The “Dakota Access” Pipeline (DAPL) is a $3.8 billion, 1,100 mile fracked-oil pipeline that is currently under construction running from the Bakken shale fields of North Dakota to Peoria, Illinois. DAPL is slated to cross Lakota Treaty Territory at the Standing Rock Sioux Reservation where it would be laid underneath the Missouri River, the longest river on the continent.
Construction of the DAPL would impact many sites that are sacred to the Standing Rock Sioux and numerous other indigenous nations. DAPL would also, engender a renewed fracking-frenzy in the Bakken shale region, as well as endanger a source of fresh water for the Standing Rock Sioux and 8 million people living downstream.
This massive infrastructure project is being built and financed by a complex network of dozens of shady oil companies and banks with presences all over the world. Research into the pipeline’s ownership shows us that virtually every major bank in the world is financially connected to the companies involved in the project and numerous oil and gas companies will have ownership interests in the project. But who is driving the construction of the pipeline, and more importantly who has the power to stop the Dakota Access Pipeline?
The Ownership Interest
The Dakota Access Pipeline project is owned by a convoluted network of oil and pipeline companies, joint ventures, and holding companies. Dallas-based Energy Transfer Partners and its wholly-owned subsidiary Sunoco Logistics (ETP/SLX) currently own 38.25% of the pipeline; MarEn Bakken Company LLC, a joint venture between Enbridge Energy Partners and Marathon Petroleum Company owns 36.75% of the pipeline (ultimately Enbridge and Marathon hold 27.6% and 9.1% ownership interests in the pipeline); and a subsidiary of Phillips 66 owns the remaining 25% of the project.
Energy Transfer Partners is overseeing the construction of the pipeline and if the Dakota Access Pipeline were to be completed completed Sunoco Logistics would take over as the operator of the pipeline.
As the company with, by far, the largest ownership interest and the company overseeing the construction and the theoretical operation of the pipeline Energy Transfer Partners is clearly responsible for driving this destructive project and the player in the best position to bring it to a halt.
Energy Transfer Partners is itself a complicated company. It’s actually three different companies–Energy Transfer Partners, Energy Transfer Equity, and Sunoco Logistics–that are controlled by a single general partnership company. While it is publicly traded it is relatively tightly held and controlled by a small group of key investors led by the flamboyant billionaire Kelcy Warren. In addition to his love of making money and destroying the earth Warren also owns a record label, Music Road Records, and he fancies himself as a major philanthropist. He’s a regular at the major gala dinners around his hometown of Dallas, TX and he even paid $10 million to name a park in downtown Dallas after his son Klyde.
The Money Behind the Pipeline
The oil companies behind the pipeline are rich, but they aren’t rich enough to shell out the $3.8 billion needed to build the pipeline on their own. While each of the companies involved holds lines of credit with numerous banks and financial institutions, the money that is ear marked specifically for the project is a $2.5 billion project finance loan.
The loan, which closed on August 2, 2016 was coordinated by Citibank along with the Bank of Tokyo-Mitsubishi, Mizuho Bank and TD Securities. The interesting piece of this loan is that under the credit agreement the borrowers could only access $1.1 billion immediately. The other $1.4 billion would not become available until the pipeline received the appropriate permits.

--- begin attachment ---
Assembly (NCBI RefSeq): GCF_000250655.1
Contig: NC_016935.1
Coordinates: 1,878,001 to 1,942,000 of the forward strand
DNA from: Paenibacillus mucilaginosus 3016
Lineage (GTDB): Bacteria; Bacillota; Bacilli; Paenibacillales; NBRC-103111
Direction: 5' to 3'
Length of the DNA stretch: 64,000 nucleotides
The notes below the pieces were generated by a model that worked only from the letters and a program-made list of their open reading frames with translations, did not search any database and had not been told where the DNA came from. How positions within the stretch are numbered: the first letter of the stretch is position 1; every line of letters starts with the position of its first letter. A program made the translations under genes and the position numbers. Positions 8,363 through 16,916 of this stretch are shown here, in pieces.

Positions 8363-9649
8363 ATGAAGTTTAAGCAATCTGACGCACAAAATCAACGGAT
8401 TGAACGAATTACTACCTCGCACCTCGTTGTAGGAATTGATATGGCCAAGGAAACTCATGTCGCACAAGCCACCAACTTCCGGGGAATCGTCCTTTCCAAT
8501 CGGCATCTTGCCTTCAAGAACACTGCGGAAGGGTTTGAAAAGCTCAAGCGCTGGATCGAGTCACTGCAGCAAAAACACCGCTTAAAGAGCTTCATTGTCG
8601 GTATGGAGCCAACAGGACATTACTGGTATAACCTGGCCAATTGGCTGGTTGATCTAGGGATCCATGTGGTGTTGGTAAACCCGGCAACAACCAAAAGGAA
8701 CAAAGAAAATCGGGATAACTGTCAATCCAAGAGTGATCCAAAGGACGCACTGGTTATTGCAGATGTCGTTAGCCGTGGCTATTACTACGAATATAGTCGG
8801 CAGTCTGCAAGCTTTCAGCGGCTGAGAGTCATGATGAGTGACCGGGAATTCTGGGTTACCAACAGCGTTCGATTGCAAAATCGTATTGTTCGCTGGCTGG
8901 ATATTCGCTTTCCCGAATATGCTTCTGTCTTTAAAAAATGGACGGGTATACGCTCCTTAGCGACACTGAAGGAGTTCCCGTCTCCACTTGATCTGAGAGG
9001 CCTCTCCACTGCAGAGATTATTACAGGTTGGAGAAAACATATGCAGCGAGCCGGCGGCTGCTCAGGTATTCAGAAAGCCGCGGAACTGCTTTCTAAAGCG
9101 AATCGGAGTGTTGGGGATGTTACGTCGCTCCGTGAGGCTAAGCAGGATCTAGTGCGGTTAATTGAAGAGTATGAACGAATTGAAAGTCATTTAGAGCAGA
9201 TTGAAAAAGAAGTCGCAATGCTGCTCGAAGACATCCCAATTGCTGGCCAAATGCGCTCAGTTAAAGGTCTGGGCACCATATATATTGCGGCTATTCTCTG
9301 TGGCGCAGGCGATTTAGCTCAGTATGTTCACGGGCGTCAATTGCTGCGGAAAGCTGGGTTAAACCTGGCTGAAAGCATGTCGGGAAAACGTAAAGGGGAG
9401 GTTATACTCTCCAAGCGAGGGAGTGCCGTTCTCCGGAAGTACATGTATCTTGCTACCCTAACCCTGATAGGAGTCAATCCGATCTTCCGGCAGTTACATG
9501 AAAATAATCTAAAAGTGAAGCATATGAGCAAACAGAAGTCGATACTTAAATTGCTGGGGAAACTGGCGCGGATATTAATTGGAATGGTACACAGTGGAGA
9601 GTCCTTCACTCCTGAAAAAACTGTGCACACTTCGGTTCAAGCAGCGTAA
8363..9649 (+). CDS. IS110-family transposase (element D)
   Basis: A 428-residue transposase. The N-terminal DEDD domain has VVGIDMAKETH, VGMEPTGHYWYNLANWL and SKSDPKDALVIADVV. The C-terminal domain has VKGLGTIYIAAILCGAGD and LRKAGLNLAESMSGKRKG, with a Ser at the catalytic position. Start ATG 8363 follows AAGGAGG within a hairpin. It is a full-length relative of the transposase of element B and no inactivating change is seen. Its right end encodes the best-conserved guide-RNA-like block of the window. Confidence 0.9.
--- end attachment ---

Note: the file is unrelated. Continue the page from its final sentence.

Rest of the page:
As of the closing of the loan agreement $860.7 million of that original $1.1 billion had already been borrowed. If Citibank, the Bank of Tokyo-Mitsubishi, Mizuho Bank and TD Securities were to hold back remaining $1.4 billion the cash for the pipeline could dry up and the project could come grinding to a potentially permanent halt.
Protected by an Army for Hire
One additional company in this web of corporate greed deserves a dishonorable mention. G4S, a UK-based security multinational is providing armed mercenaries to harass and brutalize defenders of the water in North Dakota. This isn’t G4S’ first foray into human rights abuses. The company is the target of a years-long global campaign for its role in profiting from the inhumane treatment of Palestinians in Israeli prisons and the torture of children.
Water protectors in the Red Warrior Camp and the Camp of the Sacred Stone have been subjected to chemical weapons, arrest, dog attacks and other mistreatment at the hands of private security guards and law enforcement. While removing G4S from their posts in North Dakota would do little to slow the destruction, shining a spotlight on these goons could help to keep them in check and help to keep the water defenders safer.
Taking Action to Cut Off the Power Behind the Pipeline
As Utah Phillips once famously said, “the earth is not dying, it is being killed, and those who are killing it have names and addresses.” With virtually every single major bank in the world and a gaggle of oil and gas companies standing to rake in huge profits off this destructive and irresponsible project there are simply too many names to name and addresses to list. But we do know where the power behind the pipeline is.
Of the four banks most involved in underwriting the project finance agreement—and the four banks that have the authority to yank the second half of the loan out from under this project—two have a major presence in North America: Citibank and TD Bank. Their customers need to know what these banks are up to and their executives need to know that we’ll disrupt business as usual until they stop the pipeline.
Energy Transfer Partners, the main driver behind the construction of the pipeline, is unlikely recognize the error in its ways and stop this reckless project. But until funding is pulled ETP and its flamboyant CEO, Kelcy Warren, needs to be isolated and marginalized. He shouldn’t be able to host concerts with his record label, Music Road Records; attend charity galas, or plaster his family’s name on buildings and public parks without being confronted for his central role in the construction of the Dakota Access Pipeline.